As you can see from most of the articles in this edition, employment standards legislation in Atlantic Canada is far from uniform. Perhaps most so when it comes to dealing with short term leaves of absences. The following tells that story.

Sick leave

New Brunswick

After working 90 days for the same employer, an employee is entitled to up to five unpaid days during a 12-month calendar period. An employer can require a doctor's note when such leave of absence is for four or more consecutive calendar days.

Nova Scotia

Once employed, an employee is entitled to up to three unpaid days each year to care for an ill parent, child or family member. This leave can also be used for medical, dental or other similar appointments.

Prince Edward Island

After six continuous months of service, an employee is entitled to up to three unpaid days during a 12-month period. An employer can ask for a doctor's note if the employee takes three consecutive days' leave.

Newfoundland and Labrador

After 30 continuous days of employment, an employee is entitled to up to seven unpaid days during a 12-month period. The employee must provide a doctor's note if s/he is on sick leave for three consecutive days or more.

Bereavement leave

New Brunswick

An employee is entitled to five consecutive unpaid days on the death of a person in a "close family relationship".

Nova Scotia

There are two periods of bereavement leave depending on the relationship of the family member to the employee.

Employees are entitled to three unpaid days if the bereavement leave is due to the death of a spouse, parent, guardian, child, or a child under the employee's care. Employees are entitled to one unpaid working day if the bereavement leave is due to the death of a Grandparent, grandchild, sister, brother, mother-in-law, father-in-law, daughter-in-law, son-in-law, sister-in-law, or brother-in-law.

Prince Edward Island

Like Nova Scotia, there are two categories of bereavement leave, but similarity ends there.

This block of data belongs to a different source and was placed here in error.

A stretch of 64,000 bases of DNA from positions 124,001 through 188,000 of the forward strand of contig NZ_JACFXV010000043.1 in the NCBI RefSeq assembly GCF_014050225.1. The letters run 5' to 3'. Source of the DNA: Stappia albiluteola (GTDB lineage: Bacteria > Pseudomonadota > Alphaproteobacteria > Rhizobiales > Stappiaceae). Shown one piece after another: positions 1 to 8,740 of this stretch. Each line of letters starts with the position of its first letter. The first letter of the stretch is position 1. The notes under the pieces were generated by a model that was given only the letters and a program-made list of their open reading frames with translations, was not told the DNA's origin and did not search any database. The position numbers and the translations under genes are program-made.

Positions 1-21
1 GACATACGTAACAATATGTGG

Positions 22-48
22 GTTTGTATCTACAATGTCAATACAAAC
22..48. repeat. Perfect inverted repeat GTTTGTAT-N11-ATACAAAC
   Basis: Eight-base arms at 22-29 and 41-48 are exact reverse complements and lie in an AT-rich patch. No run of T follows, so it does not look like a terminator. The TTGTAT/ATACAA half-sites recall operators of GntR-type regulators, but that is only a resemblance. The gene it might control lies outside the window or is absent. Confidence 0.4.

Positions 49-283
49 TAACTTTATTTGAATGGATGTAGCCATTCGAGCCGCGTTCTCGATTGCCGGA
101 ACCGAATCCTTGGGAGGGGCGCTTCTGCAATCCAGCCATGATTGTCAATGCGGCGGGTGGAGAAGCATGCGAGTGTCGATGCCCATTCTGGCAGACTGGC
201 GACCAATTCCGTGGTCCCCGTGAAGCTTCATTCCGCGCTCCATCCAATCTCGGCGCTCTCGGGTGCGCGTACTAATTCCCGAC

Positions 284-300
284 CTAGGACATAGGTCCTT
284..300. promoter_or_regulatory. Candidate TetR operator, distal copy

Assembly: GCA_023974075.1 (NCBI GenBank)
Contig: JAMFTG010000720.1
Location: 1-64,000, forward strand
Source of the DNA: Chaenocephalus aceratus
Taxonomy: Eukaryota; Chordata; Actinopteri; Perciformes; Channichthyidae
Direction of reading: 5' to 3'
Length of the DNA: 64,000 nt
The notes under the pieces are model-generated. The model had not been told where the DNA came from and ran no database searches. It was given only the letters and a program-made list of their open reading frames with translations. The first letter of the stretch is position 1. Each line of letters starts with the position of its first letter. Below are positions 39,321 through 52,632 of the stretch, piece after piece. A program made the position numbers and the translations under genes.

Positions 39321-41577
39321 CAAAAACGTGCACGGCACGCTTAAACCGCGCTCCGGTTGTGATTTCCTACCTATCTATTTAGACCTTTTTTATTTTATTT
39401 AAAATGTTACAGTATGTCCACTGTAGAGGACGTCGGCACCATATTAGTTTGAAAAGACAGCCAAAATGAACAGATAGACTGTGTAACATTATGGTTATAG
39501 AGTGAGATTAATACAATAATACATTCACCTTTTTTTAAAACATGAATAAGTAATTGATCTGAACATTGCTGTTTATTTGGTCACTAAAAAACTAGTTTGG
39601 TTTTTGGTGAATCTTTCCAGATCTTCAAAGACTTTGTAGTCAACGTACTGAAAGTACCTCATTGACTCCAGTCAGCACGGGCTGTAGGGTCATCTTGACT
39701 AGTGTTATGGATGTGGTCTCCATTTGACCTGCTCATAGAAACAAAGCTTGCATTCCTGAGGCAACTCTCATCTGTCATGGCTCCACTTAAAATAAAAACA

Employees are entitled to three days, one day paid and two days unpaid, where the bereavement leave is due to the death of a spouse, child, parent, brother or sister of the employee.

Employees are entitled to three unpaid days where the bereavement leave is due to the death of a grandparent, grandchild, brother-in-law, sister-in-law, mother-in-law, father-in-law, son-in-law or daughter-in-law, aunt or uncle of the employee.

Newfoundland and Labrador

Employees employed for 30 or more continuous days are entitled to three days, one day paid and two days unpaid, where the bereavement leave is due to the death of a spouse, child, grandchild, mother or father, brother or sister, grandparent or mother-in-law, father-in-law, sister-in-law or brother-in-law, son-in-law or daughter-in-law of the employee.

Jury or court duty

New Brunswick, Nova Scotia and Prince Edward Island

Unpaid leave for the period of time the employee is absent from work.

Newfoundland and Labrador

Under the Jury Act, payment of wages and benefits continues as if not summoned for duty.

What this means for you

It's a simple message - keep your eye on the ball. When an employee asks for leave, make sure you are clear in what the leave is for and what the entitlement is before denying the leave. This could avoid a complaint and embarrassment in circumstances where you need to avoid them.